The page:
Many of us accept the idea that “like begets like” on the field of action. While this dictum may be true on the purely physical level of the reproduction of species, it clearly does not stand up to scrutiny when it comes to the results we see in the vital world of life. There are limited circumstances we can point to where this concept works to a certain degree, but eventually it breaks down and does not yield an overarching law or moral code that governs the universe.
Sri Aurobindo examines this question: “In the terms of a moral return or rather repayment to moral energies this would mean that by putting forth love we get a return of love and by putting forth hatred a return of hatred, that if we are merciful or just to others, others also will be to us just or merciful and that generally good done by us to our fellow-men will return in a recompense of good done by them in kind and posted back to our address duly registered in the moral post office of the administrative government of the universe.”
Certainly from the individual viewpoint trying to find out a rule of life, there is a certain amount of value in such a concept, to the extent that when we put out positive, warm, loving, supportive energies, we tend to create positive responses in many cases, just as when we put out angry, hateful energies, we tend to elicit angry and hateful replies. The problem with this approach is that it is clearly not universal and thus, we can just as easily point to circumstances where evil repaid good, or where being compassionate did not lead to a return in kind. How else can we explain the crucifixion of Jesus, or the Nazi holocaust? We see the strong and powerful prosper, without regard for moral right or wrong. If they calibrate their action to avoid the most extreme responses in kind, they can maintain their position for long periods of time. “If something in the world and in man returns good for good and evil for evil, it as often returns evil for good and, with or without a conscious moral intention, good for evil.” “Attila and Jenghiz on the throne to the end, Christ on the cross and Socrates drinking his portion of hemlock are no very clear evidence for any optimistic notion of a law of moral return in the world of human nature.”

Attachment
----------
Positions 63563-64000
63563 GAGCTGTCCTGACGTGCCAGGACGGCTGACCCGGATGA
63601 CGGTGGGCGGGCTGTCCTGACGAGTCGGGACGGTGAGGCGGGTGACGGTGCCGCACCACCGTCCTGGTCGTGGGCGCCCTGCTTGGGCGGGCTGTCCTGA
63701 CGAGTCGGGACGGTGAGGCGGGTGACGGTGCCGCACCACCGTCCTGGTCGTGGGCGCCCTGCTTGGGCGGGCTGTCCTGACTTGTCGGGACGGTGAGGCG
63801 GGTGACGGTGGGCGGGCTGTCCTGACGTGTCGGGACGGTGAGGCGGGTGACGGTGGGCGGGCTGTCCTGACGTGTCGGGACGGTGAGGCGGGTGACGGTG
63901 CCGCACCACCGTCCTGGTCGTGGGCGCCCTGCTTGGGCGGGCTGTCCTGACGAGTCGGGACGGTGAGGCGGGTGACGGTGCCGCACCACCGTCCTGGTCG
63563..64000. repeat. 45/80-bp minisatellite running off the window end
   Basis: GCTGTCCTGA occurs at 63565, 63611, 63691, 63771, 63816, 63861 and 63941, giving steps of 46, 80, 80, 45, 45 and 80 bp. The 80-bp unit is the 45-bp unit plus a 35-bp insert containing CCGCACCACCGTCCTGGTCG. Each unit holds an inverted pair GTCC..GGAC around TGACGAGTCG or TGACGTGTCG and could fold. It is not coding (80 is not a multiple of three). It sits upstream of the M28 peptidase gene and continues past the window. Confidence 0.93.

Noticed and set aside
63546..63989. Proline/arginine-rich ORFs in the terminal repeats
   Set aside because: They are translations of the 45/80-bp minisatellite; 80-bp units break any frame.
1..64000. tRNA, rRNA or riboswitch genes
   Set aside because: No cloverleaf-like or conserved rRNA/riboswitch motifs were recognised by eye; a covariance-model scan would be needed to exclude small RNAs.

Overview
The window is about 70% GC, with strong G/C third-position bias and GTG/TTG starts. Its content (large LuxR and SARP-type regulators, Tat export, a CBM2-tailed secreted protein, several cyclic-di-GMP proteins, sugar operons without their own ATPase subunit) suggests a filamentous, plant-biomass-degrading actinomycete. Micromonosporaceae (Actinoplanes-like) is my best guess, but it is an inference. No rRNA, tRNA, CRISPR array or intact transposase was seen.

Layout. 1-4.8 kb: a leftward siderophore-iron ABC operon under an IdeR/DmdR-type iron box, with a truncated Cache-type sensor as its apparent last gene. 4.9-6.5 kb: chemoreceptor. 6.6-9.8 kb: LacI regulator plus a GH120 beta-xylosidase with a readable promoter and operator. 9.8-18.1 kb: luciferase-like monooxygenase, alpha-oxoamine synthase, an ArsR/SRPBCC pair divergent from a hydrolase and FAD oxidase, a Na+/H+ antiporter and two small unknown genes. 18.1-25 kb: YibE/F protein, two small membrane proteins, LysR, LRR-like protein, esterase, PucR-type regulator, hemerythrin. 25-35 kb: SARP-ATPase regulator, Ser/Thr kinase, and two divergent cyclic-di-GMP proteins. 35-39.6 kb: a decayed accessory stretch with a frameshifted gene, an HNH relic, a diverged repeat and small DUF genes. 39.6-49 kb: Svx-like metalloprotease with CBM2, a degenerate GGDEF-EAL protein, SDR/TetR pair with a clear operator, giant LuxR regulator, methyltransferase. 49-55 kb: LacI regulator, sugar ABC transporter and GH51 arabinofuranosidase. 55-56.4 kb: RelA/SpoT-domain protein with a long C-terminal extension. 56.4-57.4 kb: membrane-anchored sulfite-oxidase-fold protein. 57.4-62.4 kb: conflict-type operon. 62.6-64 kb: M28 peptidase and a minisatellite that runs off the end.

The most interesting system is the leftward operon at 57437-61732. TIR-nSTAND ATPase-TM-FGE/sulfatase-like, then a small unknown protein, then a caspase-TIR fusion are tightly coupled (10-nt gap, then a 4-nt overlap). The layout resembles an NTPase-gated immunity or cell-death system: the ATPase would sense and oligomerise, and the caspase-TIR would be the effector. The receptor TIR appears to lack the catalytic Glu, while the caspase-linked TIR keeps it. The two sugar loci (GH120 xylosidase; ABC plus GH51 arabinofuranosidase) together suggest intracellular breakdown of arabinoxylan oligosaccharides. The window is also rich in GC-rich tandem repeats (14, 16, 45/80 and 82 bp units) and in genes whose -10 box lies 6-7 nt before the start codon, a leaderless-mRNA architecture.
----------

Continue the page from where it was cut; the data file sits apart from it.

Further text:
The limitation here is that the vital world of life is not strictly organised on “moral” or “ethical” principles and thus, we cannot really expect that these principles will govern life action in its entirety.
Sri Aurobindo, Rebirth and Karma, Section II, Chapter 15, Mind Nature and Law of Karma, pp. 137-139, http://www.lotuspress.com/item.php?item=990117